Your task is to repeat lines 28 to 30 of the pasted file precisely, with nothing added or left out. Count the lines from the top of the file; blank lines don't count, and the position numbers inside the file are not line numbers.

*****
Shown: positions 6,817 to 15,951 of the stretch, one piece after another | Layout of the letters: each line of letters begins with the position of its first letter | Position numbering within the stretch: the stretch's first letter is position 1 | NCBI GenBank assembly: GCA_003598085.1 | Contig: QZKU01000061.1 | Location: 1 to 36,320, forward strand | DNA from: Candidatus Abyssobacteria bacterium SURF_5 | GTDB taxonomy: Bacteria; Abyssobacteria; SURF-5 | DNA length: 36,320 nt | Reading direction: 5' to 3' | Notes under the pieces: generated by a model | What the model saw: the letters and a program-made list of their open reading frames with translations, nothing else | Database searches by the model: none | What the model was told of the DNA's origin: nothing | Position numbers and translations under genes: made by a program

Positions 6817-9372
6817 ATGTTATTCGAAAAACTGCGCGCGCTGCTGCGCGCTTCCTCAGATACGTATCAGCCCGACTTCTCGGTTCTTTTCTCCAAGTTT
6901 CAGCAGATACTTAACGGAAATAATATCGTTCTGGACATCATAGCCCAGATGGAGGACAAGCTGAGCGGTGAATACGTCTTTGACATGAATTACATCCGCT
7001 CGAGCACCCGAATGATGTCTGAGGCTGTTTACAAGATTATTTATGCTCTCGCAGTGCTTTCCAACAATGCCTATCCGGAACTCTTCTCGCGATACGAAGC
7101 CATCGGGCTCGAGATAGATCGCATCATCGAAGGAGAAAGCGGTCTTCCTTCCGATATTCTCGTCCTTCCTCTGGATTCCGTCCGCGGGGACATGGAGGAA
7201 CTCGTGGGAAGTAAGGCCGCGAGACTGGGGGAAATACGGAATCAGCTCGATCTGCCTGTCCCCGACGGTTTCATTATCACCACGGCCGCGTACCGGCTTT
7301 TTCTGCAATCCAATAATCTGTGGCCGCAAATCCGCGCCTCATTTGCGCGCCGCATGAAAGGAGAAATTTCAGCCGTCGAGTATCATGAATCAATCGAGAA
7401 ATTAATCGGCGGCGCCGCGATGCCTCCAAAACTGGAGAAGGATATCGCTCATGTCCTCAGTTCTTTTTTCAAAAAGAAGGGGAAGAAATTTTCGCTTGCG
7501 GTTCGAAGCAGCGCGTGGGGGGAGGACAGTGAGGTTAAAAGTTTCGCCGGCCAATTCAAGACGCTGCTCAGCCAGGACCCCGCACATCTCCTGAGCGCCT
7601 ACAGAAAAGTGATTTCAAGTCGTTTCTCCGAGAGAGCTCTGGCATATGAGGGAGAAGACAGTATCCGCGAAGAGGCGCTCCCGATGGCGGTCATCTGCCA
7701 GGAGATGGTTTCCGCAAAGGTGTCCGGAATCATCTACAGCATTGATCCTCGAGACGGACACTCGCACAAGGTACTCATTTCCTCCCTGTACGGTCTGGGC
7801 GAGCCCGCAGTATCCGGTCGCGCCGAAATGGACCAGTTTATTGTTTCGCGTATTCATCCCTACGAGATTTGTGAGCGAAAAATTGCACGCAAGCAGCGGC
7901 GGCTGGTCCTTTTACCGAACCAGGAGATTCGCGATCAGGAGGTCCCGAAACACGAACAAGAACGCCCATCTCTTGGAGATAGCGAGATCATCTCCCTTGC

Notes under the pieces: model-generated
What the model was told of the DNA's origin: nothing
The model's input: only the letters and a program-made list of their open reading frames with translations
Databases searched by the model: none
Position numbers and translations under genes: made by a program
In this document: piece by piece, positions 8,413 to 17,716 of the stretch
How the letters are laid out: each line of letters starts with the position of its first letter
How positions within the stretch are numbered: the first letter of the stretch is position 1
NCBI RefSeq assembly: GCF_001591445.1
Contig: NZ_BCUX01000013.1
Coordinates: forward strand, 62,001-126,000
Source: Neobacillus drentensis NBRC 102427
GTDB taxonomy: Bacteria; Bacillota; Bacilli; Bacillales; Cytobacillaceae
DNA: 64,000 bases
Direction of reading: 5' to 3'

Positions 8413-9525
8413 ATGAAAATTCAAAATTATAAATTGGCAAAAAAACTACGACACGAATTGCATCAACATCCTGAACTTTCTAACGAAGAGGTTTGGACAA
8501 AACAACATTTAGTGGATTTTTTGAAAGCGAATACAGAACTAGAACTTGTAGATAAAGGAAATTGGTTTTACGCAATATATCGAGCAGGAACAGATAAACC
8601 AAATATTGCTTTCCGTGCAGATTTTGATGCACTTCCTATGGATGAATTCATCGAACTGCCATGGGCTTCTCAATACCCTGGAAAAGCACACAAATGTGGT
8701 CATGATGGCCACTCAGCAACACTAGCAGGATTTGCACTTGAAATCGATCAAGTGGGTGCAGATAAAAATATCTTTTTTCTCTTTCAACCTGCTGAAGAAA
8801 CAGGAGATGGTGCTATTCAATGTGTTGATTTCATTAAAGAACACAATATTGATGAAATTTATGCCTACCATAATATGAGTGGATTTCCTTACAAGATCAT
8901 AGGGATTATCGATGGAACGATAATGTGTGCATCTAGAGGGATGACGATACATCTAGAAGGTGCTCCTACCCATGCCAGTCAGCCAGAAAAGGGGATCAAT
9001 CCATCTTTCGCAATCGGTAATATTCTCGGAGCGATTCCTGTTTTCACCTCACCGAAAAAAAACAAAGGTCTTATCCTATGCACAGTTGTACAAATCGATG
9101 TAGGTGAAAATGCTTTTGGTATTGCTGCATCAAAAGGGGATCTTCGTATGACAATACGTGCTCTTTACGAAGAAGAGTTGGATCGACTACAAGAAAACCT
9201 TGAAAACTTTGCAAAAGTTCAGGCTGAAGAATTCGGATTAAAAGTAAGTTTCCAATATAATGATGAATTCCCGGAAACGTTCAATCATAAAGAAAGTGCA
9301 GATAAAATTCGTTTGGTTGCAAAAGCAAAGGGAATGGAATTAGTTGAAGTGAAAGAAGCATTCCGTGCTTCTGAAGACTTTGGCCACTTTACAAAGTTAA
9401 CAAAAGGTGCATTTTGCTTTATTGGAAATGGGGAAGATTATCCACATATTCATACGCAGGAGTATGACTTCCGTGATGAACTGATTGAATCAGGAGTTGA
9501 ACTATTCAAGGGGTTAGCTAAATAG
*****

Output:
DNA: 64,000 bases
Direction of reading: 5' to 3'

Positions 8413-9525